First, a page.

Hong Kong Film Festival Organizers Exclude Film About Death of a Teenager During the 2019 Protests

By Julia Ye
Julia Ye
Julia Ye
Julia Ye is an Australian-based reporter who joined The Epoch Times in 2021. She mainly covers China-related issues and has been a reporter since 2003.
July 1, 2022 Updated: July 1, 2022

A film about a missing Hong Kong female was excluded from this year’s Hong Kong International Short Film Festival. Some critics believe it was disqualified because it focused on the mysterious death of a teenager who participated in the 2019 Hong Kong Extradition Law Amendment Bill Movement and thus, hinted at the the true cause of death of other protesters who died at the time.

The month-long Fresh Wave International Short Film Festival, an international short film competition and exhibition organized by the Hong Kong Arts Development Council, opened on June 17, screening an opening feature film, an opening short film, and 38 local and international short films at Hong Kong Cinema.

Among the films that had applied, “Time, and Time Again,” a Hong Kong-made film, was not granted approval by the Office for Films, Newspapers and Articles Administration on the last working day before its scheduled June 17 screening. Fresh Wave also canceled the film’s June 19 and 23 screenings at the Hong Kong Broadway Film Center.

The film is about a police investigation into the death of a young woman named Yan Lin who had gone missing under mysterious circumstances. The policeman who investigated found clues pointing to murder and ceremonial sacrifice. However, in the end, the case was closed and officially declared a suicide, with the police saying there was “nothing suspicious” about the death.

The film trailer includes the following caption: “I thought it was absurd enough that a homicide was being called a suicide, but this place is even more unbelievable than I imagined … no matter what happens here, we are only able to conclude that there’s ‘nothing suspicious’ going on.”

According to current affairs commentator Ji Da, the “nothing suspicious” remark by police in the film regarding the death of Yan Lin, is a hint about the many cases of unexplained deaths that happened during the 2019 Hong Kong protests.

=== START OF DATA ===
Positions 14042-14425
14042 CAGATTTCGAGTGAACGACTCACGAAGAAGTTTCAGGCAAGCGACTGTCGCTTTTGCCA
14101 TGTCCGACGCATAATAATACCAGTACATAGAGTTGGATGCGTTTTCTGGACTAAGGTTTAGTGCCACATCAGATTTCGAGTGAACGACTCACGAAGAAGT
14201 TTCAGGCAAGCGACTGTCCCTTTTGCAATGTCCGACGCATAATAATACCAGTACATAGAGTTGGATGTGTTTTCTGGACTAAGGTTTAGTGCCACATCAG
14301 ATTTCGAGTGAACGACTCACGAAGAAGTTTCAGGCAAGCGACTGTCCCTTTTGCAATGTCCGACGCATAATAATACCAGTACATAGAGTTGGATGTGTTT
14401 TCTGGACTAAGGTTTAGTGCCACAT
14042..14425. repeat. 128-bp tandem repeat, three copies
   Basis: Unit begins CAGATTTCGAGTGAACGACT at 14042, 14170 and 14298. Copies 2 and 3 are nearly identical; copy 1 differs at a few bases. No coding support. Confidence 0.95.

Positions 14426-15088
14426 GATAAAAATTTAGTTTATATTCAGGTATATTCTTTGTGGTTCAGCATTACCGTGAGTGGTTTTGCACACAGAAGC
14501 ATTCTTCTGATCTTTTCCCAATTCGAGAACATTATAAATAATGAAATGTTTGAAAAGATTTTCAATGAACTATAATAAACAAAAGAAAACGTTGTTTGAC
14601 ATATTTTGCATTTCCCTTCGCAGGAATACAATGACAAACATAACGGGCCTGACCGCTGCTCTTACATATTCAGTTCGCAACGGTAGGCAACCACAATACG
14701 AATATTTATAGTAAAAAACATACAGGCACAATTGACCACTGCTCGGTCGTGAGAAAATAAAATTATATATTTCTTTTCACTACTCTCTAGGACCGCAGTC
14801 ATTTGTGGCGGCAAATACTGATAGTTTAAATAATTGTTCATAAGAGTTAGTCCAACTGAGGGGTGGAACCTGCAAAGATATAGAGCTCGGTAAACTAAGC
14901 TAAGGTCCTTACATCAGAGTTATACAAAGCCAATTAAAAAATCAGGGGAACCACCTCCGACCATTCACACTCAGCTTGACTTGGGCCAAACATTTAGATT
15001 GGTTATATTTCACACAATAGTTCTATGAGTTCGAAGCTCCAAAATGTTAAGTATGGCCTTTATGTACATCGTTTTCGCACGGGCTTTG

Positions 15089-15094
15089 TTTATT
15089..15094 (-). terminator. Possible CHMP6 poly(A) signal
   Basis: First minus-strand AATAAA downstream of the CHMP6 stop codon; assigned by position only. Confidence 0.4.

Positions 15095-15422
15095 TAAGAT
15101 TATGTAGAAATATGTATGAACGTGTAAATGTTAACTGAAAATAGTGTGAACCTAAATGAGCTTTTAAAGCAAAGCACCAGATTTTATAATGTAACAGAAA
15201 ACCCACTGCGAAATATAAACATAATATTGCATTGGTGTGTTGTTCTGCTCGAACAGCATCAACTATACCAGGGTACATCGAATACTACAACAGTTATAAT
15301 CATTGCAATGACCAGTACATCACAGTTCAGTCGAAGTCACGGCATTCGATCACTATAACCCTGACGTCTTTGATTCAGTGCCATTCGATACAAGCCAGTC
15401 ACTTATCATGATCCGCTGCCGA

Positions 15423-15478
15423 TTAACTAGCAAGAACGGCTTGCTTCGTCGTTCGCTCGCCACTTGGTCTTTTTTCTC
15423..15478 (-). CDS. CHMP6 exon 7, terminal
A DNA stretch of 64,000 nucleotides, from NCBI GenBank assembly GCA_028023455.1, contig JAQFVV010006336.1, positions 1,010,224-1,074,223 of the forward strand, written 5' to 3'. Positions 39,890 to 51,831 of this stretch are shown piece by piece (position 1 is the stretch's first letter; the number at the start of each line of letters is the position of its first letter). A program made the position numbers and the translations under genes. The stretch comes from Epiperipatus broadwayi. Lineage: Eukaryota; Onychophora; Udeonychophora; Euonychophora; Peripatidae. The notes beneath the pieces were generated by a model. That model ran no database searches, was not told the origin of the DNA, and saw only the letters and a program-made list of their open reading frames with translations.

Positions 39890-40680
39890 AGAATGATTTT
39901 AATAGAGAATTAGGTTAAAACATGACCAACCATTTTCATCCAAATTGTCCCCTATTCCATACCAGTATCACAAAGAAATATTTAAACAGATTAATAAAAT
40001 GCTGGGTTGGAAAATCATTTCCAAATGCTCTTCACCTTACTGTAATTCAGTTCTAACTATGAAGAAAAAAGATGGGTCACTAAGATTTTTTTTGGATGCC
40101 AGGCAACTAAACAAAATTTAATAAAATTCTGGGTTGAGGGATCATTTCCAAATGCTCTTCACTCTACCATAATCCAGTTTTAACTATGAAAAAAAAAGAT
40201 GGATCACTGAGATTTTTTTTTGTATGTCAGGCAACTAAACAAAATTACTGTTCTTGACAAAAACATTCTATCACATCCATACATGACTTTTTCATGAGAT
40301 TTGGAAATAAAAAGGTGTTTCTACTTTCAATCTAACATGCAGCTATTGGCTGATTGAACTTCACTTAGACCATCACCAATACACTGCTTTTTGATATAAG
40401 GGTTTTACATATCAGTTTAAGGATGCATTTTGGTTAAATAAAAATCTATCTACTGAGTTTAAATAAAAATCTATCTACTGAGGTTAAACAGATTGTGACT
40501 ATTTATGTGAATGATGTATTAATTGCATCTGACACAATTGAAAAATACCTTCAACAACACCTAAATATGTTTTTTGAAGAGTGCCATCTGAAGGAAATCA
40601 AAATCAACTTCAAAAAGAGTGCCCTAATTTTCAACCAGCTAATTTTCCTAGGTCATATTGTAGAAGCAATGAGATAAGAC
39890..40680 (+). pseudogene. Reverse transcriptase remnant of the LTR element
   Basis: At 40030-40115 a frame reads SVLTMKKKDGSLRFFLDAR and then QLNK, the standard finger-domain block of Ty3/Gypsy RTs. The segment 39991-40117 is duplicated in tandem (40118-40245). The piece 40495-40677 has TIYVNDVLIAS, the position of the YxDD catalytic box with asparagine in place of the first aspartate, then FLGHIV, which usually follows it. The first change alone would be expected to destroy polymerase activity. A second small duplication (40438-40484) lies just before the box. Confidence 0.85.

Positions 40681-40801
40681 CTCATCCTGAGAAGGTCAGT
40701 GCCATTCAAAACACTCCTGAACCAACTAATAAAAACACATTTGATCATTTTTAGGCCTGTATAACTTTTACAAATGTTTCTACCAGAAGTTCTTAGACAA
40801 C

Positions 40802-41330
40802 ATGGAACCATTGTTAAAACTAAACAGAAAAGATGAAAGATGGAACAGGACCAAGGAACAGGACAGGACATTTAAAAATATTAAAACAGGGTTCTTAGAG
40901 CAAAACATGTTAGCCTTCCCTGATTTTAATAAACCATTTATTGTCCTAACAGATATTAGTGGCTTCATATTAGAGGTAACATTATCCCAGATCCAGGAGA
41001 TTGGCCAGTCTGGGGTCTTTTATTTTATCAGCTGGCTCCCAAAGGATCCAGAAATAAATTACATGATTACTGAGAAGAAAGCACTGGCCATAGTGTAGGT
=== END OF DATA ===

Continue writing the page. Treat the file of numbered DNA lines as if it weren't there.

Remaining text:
The death of 15-year-old Chan Yin-lam is one of the unsolved protester death cases, and the film’s female protagonist’s name is a homonym for Chan Yin-lam.

On Sept. 22, 2019, a nude corpse was found in the sea around Devil’s Peak, Hong Kong. Police identified it as 15-year-old swimmer Chan Yin-lam, a student at Pok Oi Hospital Tang Pui King Memorial College.

Police announced that it was a suicide and said the cause of death was “not suspicious.” This caused a widespread public outcry as many people in Hong Kong believed that the police had murdered Chan, and they demanded justice for the teenager.

Since then, Hong Kong police have closed many other cases of suspicious protester deaths such as drowning and falling off buildings, calling all of them suicides and saying there was “nothing suspicious” about the deaths.

Wang Yen-bo, the director of “Time, and Time Again,” told Ming Pao news media on June 18 that the censorship department had scrutinized the film carefully, “watching almost every frame one by one.” Wang also quoted other film directors who had said that the scenes in several films showing the words “Go Hong Kong” written on the street were all deleted by the censorship department.

Julia Ye
Julia Ye is an Australian-based reporter who joined The Epoch Times in 2021. She mainly covers China-related issues and has been a reporter since 2003.